I have more than a few parenting theories, but hold one in particular to be undeniably true: babies should be told how brave they are and how proud you are of them, even for the small things and all the time. When my daughter was only a few days old, it occurred to me that every single thing she was doing was new and potentially scary to her: feeding, napping, having a bath. And with those tiny milestones, I was more proud of my baby than I can explain.
We met our daughter in the NICU on her third day of life, and she had some health concerns that not only made me hyper-aware of her feeding and growing in the coming months, but broke my heart for what she had gone through in the few days before we got to her. When I met my girl I knew she was brave. She had already been tough through things most adults have a hard time coping with, and she was barely 72 hours old.
So from the first moment I met her, I was more proud of her than I could ever explain. Of course, lacking the ability to properly articulate my pride didn't stop me from telling her over and over again anyway. With every little milestone, I felt the need to remind her how proud I was and how brave she continues to be.
Her First Feeding
For the first few weeks of her life, feeding my daughter was exhausting. She was what the NICU nurses called a "disorganized eater," meaning she would sort of get herself all wound up when she tried to complete a task. She had to be swaddled tightly, calm, and not distracted. For several weeks, we had to keep one finger under her chin so she would continue to suck against that pressure. Getting her to finish two ounces was an enormous accomplishment, and we were so darn proud of her after every single bottle.
Growing Out Of Diaper Sizes
After that initial shock at the hospital when she was born, every milestone that meant she was growing resulted in our total pride for her accomplishment. It took her a month to grow out of the newborn diapers and, at 16 months, she's still barely filling out size 3's. Now it's more because of her shape — all belly and a tiny booty — but she is and always was holding down the bottom of that growth chart. Buying the next diaper size was cause for celebration!
Sleeping Through The Night
I get totally sappy when I think about those "firsts" that babies do that we're so ready for. But, to them, it must be so scary to do things on their own at first. The first time my daughter slept through the night, I was so proud that she was so brave and I was so proud that we had made her feel comfortable enough in her bed that she was relaxed staying there until morning.
Mastering The Sippy Cup
We went through so many sippy cups before landing on one that she could manage to drink from. I was certain I was going to end up with a collection of 20 different kinds of sippy cups before she figured it out. I was so proud and relieved when she finally found one she liked.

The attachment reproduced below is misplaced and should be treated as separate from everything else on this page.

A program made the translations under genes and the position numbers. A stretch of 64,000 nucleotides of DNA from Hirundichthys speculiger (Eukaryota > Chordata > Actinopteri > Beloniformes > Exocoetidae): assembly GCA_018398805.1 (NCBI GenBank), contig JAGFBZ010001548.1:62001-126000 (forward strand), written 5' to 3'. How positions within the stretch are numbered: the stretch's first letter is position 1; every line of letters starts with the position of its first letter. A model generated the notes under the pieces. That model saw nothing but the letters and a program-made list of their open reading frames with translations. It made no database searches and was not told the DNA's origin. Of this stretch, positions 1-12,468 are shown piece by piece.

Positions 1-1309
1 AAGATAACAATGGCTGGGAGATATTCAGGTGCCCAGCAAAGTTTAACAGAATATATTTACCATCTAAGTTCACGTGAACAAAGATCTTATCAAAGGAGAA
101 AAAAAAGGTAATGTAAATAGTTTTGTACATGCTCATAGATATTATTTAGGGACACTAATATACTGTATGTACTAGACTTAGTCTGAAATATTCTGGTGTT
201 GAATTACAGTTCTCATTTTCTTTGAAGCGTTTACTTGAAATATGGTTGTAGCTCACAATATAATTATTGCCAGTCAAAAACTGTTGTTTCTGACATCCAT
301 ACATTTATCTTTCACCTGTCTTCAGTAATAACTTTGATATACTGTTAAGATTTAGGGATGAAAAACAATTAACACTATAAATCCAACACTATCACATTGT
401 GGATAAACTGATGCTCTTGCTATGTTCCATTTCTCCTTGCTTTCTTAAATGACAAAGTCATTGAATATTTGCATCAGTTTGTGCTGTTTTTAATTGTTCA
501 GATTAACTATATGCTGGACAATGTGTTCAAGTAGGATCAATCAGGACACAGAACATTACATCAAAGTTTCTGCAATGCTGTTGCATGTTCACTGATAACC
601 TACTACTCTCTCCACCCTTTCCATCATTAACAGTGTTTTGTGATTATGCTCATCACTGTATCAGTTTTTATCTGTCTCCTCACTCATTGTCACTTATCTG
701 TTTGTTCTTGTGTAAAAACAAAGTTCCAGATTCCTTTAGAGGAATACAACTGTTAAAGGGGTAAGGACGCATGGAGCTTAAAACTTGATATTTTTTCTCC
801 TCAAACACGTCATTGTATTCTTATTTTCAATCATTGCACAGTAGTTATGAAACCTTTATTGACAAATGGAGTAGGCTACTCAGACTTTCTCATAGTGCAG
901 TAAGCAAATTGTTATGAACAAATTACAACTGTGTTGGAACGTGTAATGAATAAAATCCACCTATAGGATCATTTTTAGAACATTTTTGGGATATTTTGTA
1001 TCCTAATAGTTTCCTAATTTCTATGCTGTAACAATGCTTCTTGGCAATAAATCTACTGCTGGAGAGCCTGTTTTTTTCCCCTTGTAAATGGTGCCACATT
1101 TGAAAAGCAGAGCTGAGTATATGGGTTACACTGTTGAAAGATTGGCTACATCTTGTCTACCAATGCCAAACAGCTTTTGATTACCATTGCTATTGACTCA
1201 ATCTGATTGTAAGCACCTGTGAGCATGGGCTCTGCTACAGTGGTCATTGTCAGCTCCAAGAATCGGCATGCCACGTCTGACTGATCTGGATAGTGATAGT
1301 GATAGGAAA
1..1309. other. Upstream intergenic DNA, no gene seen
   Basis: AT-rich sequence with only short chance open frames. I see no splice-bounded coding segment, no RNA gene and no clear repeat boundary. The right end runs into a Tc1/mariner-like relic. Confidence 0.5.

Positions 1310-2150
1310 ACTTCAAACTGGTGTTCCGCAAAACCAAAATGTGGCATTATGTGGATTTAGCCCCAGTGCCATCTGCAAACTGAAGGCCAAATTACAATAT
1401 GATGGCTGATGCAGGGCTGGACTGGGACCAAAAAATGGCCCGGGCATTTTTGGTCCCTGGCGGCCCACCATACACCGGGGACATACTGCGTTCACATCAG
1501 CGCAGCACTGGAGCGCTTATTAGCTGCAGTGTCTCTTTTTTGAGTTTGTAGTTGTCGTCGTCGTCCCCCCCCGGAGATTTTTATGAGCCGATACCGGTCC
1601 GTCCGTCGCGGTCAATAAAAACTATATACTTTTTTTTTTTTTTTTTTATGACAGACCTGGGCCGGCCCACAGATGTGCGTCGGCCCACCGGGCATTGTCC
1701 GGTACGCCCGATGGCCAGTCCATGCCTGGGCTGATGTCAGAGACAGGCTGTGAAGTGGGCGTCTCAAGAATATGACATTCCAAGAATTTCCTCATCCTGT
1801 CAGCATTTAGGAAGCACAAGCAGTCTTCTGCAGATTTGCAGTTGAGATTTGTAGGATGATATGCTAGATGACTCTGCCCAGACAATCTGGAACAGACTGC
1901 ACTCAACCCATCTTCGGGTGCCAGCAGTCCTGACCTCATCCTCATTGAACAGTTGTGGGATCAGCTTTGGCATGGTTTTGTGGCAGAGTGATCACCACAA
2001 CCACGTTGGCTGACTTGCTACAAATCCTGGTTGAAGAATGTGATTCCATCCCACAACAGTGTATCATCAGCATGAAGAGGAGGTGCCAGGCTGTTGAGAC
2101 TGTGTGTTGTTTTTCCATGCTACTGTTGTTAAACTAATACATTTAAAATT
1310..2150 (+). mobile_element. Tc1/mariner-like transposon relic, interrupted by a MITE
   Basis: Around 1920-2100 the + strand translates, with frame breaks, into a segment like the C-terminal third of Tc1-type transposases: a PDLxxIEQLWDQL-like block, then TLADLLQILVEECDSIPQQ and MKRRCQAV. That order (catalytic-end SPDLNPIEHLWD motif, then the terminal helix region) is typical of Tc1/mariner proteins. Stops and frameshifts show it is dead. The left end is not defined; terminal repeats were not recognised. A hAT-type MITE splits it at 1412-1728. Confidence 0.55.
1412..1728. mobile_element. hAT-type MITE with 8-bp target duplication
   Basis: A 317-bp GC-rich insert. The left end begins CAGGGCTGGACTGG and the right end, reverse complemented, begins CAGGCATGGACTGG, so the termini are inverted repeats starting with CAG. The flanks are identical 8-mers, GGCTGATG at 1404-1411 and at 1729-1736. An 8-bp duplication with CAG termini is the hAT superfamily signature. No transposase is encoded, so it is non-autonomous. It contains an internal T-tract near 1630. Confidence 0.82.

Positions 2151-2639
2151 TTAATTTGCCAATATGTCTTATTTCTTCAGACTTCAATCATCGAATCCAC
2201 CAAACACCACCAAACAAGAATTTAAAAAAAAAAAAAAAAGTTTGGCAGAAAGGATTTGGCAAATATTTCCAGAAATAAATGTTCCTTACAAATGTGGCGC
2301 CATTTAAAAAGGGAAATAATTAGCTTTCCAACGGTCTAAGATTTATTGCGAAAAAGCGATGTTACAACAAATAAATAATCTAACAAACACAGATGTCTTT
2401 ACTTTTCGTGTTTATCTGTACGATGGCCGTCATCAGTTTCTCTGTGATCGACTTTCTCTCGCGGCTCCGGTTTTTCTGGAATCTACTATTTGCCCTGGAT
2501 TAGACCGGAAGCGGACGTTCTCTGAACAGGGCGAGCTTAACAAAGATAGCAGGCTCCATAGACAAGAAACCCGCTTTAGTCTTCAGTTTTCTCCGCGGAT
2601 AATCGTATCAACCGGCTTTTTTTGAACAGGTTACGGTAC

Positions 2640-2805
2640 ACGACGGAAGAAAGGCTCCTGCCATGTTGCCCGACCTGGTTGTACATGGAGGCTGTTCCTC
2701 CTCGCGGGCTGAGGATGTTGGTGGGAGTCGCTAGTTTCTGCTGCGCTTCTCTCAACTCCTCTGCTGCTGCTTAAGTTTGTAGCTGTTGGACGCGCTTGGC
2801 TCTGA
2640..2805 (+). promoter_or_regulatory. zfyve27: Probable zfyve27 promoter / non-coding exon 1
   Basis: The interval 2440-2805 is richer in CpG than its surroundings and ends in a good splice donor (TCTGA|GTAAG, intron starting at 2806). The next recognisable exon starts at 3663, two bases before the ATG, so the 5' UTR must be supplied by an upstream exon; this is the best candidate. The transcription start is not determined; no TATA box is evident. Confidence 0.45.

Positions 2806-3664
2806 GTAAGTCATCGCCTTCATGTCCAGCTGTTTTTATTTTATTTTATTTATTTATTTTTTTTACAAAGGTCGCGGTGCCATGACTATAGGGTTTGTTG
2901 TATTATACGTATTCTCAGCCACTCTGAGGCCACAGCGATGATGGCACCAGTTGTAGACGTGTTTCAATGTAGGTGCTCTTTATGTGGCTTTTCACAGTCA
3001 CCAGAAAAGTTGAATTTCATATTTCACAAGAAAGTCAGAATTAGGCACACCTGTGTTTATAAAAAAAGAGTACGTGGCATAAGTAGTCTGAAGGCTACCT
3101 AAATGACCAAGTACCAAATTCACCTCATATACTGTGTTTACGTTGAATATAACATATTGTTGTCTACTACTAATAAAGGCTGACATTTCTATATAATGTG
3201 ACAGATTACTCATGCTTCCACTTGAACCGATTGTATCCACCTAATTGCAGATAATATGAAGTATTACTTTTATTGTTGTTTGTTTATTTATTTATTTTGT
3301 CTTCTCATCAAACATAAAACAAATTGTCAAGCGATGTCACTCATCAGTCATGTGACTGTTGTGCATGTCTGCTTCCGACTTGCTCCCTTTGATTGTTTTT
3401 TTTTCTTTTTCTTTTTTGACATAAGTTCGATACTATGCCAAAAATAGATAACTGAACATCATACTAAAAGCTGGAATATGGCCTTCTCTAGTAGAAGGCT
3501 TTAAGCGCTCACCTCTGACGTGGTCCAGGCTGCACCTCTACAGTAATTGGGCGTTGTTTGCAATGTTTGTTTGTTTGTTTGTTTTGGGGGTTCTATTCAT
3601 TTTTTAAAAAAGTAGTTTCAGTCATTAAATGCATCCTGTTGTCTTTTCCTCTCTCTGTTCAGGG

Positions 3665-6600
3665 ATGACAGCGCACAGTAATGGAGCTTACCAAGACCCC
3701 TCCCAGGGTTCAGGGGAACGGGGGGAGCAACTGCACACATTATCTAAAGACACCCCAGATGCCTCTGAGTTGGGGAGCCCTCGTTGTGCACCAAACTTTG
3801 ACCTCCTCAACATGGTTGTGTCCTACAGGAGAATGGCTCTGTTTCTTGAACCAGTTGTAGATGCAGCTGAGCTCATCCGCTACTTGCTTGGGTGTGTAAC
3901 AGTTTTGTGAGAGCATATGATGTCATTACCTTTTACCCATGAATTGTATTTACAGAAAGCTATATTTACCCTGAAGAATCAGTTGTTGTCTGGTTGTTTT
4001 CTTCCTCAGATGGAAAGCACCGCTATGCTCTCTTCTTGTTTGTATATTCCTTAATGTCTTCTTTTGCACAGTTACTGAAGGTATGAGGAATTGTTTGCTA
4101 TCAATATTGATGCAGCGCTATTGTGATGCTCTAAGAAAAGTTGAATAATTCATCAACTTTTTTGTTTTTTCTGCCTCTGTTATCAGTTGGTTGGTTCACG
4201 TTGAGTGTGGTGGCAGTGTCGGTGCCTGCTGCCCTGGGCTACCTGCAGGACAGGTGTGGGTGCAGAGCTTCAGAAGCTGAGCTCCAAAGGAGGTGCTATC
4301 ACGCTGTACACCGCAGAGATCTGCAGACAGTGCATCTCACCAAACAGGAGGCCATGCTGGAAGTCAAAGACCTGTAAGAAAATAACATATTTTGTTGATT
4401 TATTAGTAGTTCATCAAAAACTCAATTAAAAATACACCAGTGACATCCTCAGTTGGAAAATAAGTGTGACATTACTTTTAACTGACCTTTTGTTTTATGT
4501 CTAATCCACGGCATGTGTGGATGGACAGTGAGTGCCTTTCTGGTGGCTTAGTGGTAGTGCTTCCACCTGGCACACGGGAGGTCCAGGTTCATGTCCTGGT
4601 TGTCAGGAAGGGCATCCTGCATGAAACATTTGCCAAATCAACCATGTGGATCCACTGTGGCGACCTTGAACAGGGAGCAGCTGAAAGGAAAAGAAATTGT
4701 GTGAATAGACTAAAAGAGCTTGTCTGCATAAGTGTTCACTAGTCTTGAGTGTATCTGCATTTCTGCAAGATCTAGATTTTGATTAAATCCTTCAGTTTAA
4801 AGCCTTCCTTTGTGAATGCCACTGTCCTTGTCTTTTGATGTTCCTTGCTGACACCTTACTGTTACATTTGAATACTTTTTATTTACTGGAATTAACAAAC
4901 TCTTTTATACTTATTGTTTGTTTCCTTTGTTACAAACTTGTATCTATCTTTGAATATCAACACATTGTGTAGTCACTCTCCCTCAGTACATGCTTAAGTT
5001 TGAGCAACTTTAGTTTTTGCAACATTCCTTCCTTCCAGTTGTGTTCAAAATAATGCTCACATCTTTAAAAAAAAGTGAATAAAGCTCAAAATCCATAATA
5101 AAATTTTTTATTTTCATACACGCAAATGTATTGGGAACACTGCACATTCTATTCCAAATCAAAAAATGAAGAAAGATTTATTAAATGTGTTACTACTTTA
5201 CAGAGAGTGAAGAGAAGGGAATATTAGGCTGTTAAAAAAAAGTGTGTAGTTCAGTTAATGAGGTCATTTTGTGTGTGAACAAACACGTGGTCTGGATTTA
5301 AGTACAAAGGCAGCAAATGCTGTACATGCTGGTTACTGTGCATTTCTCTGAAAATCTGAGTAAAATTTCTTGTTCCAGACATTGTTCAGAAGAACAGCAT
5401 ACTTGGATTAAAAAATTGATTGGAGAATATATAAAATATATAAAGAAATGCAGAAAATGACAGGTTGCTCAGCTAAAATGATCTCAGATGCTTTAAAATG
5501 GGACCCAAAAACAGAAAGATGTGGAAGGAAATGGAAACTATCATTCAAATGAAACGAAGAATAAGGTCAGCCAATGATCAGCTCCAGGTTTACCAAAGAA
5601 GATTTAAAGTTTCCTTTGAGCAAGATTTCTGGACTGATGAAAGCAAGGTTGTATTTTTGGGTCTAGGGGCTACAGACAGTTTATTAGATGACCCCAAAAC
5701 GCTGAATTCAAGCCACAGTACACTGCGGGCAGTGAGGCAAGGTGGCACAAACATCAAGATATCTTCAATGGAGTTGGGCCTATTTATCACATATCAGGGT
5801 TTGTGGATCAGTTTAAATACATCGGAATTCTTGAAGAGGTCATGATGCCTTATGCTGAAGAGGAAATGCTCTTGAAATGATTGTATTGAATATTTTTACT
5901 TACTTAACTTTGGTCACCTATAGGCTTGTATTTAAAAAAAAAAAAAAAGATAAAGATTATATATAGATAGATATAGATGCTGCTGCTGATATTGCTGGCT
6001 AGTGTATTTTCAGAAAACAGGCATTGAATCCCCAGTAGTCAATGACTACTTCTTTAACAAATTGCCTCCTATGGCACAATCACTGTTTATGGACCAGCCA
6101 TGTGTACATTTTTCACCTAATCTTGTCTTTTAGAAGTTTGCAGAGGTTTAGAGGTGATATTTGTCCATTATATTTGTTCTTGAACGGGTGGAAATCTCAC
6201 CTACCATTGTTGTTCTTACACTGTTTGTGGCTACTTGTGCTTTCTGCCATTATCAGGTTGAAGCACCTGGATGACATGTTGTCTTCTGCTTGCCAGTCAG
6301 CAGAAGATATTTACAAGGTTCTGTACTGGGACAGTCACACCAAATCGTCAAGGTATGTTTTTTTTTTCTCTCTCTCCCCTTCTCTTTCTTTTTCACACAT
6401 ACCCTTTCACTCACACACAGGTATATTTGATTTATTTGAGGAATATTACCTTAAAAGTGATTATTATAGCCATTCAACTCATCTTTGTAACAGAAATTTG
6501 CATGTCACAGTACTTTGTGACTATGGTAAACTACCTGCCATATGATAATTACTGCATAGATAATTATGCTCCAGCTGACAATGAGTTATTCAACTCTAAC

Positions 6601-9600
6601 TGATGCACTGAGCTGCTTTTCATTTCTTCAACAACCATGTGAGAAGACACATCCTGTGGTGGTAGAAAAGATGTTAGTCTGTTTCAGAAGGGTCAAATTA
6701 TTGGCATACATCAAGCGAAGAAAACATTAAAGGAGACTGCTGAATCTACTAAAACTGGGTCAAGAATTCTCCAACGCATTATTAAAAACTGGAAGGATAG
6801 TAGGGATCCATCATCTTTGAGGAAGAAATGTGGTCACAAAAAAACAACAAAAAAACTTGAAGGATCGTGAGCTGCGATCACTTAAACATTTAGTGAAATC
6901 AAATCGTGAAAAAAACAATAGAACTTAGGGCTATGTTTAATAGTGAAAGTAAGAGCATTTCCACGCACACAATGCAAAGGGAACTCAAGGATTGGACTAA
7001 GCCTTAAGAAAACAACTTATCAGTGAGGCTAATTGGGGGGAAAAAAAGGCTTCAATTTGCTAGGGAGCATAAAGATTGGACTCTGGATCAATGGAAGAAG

Her First Steps
I knew my daughter was going to start walking at some point, but I wasn't at all prepared for the visceral, emotional reaction it caused. I immediately burst into tears as I watched her lurch across the carpet. It was right before her first birthday, so those big milestone emotions were already running high and I was so proud of how hard she had worked and tried over the past year.
Nearly All Her Airplane Travel
We have had one absolutely disastrous teething/sick/miserable flight with her, but for all of the rest of her 20 flights, including several international, we have been so proud of our little airplane traveler. Since my husband is from Ireland, we're always bopping back and forth between our families and it almost seemed like our daughter understood this was part of the drill from early on. Long may it last!
Her Patience With Our Foster Babies
It's not the easiest thing when you're a baby to have another baby arrive and stay for a few weeks (or a few months). So I was so proud that our daughter took those added members in and welcomed them as much as a baby can. Except when it came to getting bottles, she wasn't ever jealous and seemed to really enjoy having a little buddy around.
New Words In New Contexts
This might seem like such a ridiculous thing, but the first time my daughter recognized a ball that didn't look anything like the one we had at home and still shouted "Ba!" I was so proud (and astonished). How is it possible that babies know what things are when they don't look anything alike sometimes? Between cartoon cats and real cats, there's a pretty big range of things that look vaguely like a cat but are totally different. Still, she manages to say "Meow, meow" whenever she sees any variation. I still can't get over it!
When She Picks Up After Herself
We're still at the very beginning of this phase, with my daughter only 16 months old, but it marks the beginning of the useful child phase (or at least potentially useful). For almost a year since she started moving around, I've been picking up the mess she makes a million times a day. Maybe now we're heading toward her doing that one or two times a day? So proud we've made it to this point.